|Youth Services: Programming for one age group, Collection Development, Working only 40 hours per week|
After three years, I may have just had my first entirely successful teen program. No spin, no excuses, just 100% success. It feels really nice. Not sure if it's a trend, or something I can replicate but I'm sure going to try.
I've been part of ground-up successful teen programming before. I did an internship with a branch of a large suburban MN library while I was in library school. A classmate of mine (she worked there) and I created teen programming there for the first time, and it was very successful. We were reaching teen library users. They were regularly coming to library events and bringing new people to the library. We developed relationships with our population and turned a possibly disruptive element into library advocates. Soon after, the system hired a dedicated Teen Librarian and it has been interesting to watch the progression and success of teen programming in that system.
My current position serves ages 0-18, and frankly, I think that's a nigh-impossible task. My personal belief is that truly successful teen programming requires--REQUIRES--a dedicated, location-specific, teen liaison.
What is successful teen programming? I consider successful teen programming to be that which reaches a consistent, dedicated group of teens--especially those who are already library-users, and turns them into library advocates. It is not just one-off events that attract a bunch of kids who will never set foot in the library until the next big sexy event you throw (not that those events are wrong, but I don't consider a series of one-offs to be successful teen programming--you follow?). If you only consider attendance you may have the appearance of successful teen programming, but I bet for every 'successful' event there are at least as many flops/no-show events. I think this is why bigger libraries often seem to have more successful teen programs--a larger pool of teens to draw from means more attendance. But is it really successful teen programming?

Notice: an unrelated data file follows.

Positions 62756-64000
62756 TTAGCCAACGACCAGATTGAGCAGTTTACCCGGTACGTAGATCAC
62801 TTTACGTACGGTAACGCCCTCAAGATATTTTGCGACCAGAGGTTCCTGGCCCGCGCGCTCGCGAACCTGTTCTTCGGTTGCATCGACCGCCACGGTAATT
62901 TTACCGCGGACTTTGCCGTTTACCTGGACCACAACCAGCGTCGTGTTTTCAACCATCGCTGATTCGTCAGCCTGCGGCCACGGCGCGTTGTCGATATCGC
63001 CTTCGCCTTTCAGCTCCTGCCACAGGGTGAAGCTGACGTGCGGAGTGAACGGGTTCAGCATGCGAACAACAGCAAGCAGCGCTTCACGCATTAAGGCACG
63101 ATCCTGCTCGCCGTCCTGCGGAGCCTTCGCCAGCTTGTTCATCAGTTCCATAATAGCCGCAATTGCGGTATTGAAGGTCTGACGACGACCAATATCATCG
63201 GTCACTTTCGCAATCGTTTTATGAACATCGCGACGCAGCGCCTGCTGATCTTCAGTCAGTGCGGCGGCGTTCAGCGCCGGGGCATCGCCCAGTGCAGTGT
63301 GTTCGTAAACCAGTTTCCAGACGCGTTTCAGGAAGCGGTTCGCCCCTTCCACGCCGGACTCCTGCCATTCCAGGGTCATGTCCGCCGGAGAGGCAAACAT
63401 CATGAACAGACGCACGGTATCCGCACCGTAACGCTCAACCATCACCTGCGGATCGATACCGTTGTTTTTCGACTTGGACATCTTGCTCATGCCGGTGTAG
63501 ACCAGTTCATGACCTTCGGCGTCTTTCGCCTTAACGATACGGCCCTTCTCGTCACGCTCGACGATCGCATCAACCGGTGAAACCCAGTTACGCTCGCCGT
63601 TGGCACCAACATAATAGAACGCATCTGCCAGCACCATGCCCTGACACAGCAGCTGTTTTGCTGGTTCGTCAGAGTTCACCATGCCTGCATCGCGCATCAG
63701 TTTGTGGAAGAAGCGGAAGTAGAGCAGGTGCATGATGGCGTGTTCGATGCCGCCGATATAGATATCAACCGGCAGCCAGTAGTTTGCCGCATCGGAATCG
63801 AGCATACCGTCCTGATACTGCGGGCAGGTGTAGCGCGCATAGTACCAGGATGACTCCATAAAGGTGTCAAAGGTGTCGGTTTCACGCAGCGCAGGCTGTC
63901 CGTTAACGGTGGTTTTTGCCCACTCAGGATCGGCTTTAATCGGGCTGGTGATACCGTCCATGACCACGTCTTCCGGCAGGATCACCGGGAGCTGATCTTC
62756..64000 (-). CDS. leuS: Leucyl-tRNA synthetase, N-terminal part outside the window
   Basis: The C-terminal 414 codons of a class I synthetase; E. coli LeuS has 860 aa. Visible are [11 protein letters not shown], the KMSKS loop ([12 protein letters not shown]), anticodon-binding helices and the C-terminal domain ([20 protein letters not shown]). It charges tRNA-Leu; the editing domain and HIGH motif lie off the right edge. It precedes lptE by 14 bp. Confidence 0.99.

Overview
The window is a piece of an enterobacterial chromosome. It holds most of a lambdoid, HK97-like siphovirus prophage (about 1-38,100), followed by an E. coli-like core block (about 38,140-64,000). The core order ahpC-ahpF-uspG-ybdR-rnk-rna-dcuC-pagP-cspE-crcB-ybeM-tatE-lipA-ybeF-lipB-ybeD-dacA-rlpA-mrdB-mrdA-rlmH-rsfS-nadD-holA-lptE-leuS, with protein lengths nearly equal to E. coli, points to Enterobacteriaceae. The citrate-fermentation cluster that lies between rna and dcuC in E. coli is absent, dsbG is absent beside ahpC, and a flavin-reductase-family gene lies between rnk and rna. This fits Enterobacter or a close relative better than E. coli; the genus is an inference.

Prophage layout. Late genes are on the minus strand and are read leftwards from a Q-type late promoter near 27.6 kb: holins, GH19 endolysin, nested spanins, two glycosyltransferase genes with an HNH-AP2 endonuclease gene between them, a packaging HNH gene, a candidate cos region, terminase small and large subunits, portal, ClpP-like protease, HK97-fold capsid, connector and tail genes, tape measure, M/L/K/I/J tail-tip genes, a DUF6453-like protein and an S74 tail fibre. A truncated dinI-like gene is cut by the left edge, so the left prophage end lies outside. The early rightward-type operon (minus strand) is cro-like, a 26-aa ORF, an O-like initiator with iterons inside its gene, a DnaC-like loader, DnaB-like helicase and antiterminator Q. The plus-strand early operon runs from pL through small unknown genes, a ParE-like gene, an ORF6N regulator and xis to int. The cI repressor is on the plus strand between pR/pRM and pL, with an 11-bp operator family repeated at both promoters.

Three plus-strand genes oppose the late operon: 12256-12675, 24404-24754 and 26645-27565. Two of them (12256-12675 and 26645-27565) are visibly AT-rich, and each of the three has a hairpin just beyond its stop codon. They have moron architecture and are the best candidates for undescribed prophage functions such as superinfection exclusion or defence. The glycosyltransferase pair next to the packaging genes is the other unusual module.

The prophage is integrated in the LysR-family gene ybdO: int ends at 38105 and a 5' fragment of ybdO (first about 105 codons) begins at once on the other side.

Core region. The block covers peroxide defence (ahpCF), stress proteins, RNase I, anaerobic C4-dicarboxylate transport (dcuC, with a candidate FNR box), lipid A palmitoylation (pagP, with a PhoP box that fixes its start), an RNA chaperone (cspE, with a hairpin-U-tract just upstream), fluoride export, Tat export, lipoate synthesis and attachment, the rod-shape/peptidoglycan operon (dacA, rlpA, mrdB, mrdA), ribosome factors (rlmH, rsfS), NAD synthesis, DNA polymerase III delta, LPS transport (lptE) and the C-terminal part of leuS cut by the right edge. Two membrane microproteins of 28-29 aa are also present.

Teens are so relational, you really need a LOT of time to build those relationships. Those of us in smaller libraries who wear many hats struggle to find that time. It's not impossible to do, but I think administrators and the public need more appreciation for the time and dedication needed for teen programming in general.
In part 2 I'll talk more specifically about last week's program and what's working/what hasn't worked here.